'Amanita muscaria Marriott Falls', by JJ Harrison (CCBYSA3.0)

The Story Of Sukurru

Sumerian symbols and their true meaning

Before Babel

The Crystal Tongue

Syllables A-MA-NI-TA, trip quite pleasingly off the tongue. Most people are aware of the name, that of the mushroom with extraordinary psychedelic properties. With its distinctive red and white cap, the amanita mushroom has long epitomised the winter solstice season. Plastic versions hang on Christmas trees, and its colourful image appears in Christmas card scenes. But it was more than a brightly coloured image that brought about the association of amanita and Christmas. The marriage of the mushroom and the winter solstice celebration is said to go way back to pre-Christian pagan times.

Out of pure curiosity, we might look up the origin of the name and discover, without being much the wiser, that amanita was first coined by the Ancient Greeks: amanitai, a plural with the meaning ‘a kind of fungus’. The Greeks coined many of their words, almost all of them, in fact. Either that or they inherited them from somewhere yet unknown; not given as ‘unknown’ in etymological dictionaries but often as sourced from PIE, proto-Indo-European. In other words, no precise origin is known. And PIE is no more helpful in explaining how the name came into being and what it originally signified. A few rare exceptions to the obscure PIE designation are deemed to come from recognised sources; Osiris and the ibis, bird of Thoth, for example, said to be directly from the Egyptians, but these are unusual, and the Greek names struggle to correspond to the Egyptian sounds.

Leaving Osiris and Thoth to one side for another day, I propose a hitherto undocumented source not only for Greek amanita but also for that other well-known gift of nature: cannabis. At the same time, a glimpse into the original reasoning behind those names. And yes, they are Sumerian, and they are found on clay tablets discovered in the region of modern-day Iraq.

Why is it only now that this information comes to light? It is my contention that the most dangerously informative of the Mesopotamian tablets were deliberately destroyed or hidden from sight somewhere along the way because they represented a threat to religious dogma. To stifle Gnostic teachings, to put an end to all real knowledge of the pagan culture in existence in pre- and early Christian times, to hide the true significance of the seasonal celebrations in existence long before the Jesus myth as we know it, two parallel methods: destruction of the writing accompanied by obfuscation of the teachings. Burn the books and distort the information provided to future generations, a tried and tested combination. Fortunately, clay is a relatively durable material and, buried beneath the sand, the writing on it can and did survive for thousands of years. Then the advent of the computer brought that hidden knowledge back into the public domain. What was it that someone was once so keen to hide? What secrets might a closer look at Sumerian expose?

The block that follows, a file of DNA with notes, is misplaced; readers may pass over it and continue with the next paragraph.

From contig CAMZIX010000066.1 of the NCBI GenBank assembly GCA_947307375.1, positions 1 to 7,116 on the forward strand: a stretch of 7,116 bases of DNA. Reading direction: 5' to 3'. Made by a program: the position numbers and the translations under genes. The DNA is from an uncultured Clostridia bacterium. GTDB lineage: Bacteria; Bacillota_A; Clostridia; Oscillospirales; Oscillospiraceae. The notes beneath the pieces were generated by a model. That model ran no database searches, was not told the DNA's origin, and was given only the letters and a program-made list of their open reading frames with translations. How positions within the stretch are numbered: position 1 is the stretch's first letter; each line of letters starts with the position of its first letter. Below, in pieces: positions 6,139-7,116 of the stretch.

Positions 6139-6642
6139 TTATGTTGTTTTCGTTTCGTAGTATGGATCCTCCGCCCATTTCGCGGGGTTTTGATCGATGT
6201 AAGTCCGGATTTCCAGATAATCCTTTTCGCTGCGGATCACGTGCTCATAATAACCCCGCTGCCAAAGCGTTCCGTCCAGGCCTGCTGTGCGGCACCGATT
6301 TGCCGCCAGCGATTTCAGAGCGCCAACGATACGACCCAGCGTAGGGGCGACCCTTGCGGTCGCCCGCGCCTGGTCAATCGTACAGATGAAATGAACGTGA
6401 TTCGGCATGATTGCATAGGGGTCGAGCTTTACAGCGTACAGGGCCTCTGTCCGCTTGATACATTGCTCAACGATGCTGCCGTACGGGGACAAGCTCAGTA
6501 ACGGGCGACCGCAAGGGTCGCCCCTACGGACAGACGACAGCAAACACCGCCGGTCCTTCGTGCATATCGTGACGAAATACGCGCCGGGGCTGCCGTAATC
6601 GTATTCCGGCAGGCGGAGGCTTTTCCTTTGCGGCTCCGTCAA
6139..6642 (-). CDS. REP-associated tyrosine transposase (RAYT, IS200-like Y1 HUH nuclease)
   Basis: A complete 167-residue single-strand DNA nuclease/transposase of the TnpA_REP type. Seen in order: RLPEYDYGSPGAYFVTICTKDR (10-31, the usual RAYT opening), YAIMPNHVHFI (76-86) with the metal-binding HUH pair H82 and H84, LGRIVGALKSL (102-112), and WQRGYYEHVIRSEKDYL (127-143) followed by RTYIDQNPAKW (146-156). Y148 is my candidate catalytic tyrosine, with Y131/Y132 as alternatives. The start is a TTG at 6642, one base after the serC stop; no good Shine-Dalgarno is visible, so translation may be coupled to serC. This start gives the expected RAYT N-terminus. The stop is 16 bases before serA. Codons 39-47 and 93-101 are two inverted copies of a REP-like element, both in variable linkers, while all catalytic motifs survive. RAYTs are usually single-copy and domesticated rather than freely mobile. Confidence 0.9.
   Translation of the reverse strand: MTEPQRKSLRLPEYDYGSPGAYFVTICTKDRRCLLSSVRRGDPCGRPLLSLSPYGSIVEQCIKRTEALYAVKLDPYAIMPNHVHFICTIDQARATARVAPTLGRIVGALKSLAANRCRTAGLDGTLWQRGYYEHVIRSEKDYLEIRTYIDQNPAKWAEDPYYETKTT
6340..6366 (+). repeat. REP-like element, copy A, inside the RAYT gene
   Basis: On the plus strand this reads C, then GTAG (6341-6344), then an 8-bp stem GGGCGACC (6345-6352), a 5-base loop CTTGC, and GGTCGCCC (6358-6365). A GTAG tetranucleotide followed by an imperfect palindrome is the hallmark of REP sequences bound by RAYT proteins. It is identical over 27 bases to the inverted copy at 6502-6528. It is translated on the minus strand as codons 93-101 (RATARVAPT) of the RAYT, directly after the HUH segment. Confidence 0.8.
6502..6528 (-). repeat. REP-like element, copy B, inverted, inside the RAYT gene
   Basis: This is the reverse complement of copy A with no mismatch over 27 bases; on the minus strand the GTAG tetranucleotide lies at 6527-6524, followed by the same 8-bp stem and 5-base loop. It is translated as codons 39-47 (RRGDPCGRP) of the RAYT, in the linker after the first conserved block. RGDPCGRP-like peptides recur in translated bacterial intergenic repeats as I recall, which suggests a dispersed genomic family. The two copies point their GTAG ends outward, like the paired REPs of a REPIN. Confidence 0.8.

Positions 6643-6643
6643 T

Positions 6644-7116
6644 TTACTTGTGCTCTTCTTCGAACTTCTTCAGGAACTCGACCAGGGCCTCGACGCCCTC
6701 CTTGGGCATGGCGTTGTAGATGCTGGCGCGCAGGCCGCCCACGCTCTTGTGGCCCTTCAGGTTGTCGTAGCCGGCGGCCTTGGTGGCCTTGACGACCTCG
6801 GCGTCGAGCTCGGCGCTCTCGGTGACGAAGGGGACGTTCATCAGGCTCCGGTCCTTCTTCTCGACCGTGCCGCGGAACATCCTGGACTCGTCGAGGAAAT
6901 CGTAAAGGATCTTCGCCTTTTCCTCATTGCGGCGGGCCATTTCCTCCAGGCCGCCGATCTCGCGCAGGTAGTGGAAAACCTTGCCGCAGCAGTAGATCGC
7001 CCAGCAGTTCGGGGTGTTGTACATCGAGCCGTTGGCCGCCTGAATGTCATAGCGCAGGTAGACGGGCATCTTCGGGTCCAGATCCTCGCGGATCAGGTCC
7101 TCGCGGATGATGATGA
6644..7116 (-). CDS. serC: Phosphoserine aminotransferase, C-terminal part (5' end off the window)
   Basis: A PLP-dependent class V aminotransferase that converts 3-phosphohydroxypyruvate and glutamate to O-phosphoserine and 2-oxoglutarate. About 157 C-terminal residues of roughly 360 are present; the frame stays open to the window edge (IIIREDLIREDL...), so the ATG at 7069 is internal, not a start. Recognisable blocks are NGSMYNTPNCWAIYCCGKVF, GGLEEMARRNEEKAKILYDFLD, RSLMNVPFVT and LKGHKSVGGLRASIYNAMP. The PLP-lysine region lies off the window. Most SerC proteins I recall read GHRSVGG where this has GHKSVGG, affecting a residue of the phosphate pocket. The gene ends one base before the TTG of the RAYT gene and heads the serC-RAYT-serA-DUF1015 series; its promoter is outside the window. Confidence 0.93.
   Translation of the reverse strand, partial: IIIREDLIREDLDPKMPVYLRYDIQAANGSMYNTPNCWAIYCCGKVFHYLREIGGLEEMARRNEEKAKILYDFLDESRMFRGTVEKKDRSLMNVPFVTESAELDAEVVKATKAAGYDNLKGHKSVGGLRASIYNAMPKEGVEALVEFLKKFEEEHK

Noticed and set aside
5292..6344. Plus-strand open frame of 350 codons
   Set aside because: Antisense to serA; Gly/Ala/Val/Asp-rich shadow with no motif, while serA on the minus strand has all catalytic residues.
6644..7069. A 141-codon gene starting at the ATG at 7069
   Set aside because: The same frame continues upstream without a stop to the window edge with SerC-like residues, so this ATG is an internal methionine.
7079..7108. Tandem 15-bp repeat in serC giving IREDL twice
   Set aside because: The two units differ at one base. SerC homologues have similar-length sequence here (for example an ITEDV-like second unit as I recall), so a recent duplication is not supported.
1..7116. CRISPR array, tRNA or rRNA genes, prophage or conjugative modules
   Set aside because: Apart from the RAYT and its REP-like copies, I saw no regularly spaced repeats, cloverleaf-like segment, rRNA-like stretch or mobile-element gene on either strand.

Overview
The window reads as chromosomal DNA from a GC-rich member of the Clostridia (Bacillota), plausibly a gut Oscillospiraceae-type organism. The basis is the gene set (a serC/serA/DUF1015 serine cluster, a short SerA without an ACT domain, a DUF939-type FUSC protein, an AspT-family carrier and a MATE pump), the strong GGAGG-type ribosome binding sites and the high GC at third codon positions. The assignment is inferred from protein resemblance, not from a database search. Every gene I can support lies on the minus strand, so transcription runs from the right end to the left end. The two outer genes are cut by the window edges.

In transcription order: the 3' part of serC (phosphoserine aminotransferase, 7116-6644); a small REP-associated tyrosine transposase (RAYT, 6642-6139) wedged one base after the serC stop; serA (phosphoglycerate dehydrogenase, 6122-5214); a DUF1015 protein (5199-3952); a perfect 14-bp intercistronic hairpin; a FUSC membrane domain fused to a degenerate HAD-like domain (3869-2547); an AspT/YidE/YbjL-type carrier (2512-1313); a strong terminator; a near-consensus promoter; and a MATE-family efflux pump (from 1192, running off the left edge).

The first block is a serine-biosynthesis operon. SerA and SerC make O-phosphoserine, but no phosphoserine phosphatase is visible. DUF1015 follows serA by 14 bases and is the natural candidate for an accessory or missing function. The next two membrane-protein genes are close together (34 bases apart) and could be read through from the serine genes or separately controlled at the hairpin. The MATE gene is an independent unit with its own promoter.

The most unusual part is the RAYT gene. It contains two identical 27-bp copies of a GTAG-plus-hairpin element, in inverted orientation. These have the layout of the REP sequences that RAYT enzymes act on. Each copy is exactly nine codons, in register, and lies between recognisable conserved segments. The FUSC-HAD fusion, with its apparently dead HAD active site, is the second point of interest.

Each discovery pulls in a new direction and leads to ever more intriguing paths. One of them – buried for too many years in the quasi-nonsensical translation of the earliest known literary text titled The Instructions of Shuruppak (1) – concerns the use of mind-altering substances. Given the age of that text, the matter should be of interest to quite a few. The lines in question, 55 to 59, re-translated in The Story of Sukurru, include repetitive phrases conferring an air of litany, an incantation not found elsewhere in the 280 lines of text:

  1. The native straw-turner establishes a fire
    And on the spirit of the ark his cloud imposes.
  2. In the place sits the cannabis man whirling smoke on high.
  3. Leader of the people, leader of the people.
    Spirit between the eyes,
    The Brewer smokes on high.
  4. A sickly reed into a tree will grow,
    Its mouth near milk spreads smoke on high for the Lord.
  5. Cream of the ocean, cream of the ocean,
    Spirit between the eyes,
    And the Brewer’s smoke.

There is a lot to be said about the symbols that make up those five lines of text. They were translated using the unorthodox monosyllabic method where each sign possesses inherent meaning, adapted according to the context but, for the most part, without straying far from accepted Sumerian lexicon definitions. While the earliest tablet containing The Story of Sukurru is dated to ca.2600-2500 BC, at a time when the symbols were becoming increasingly abstract, a study of 4th millennium pictograms from which they were sourced brings to the fore the existence of more than one layer of meaning and more than one riddle hidden in the text. A combination of known meanings, images and context lead to a completely new take on this and other sections of the earliest known literary text.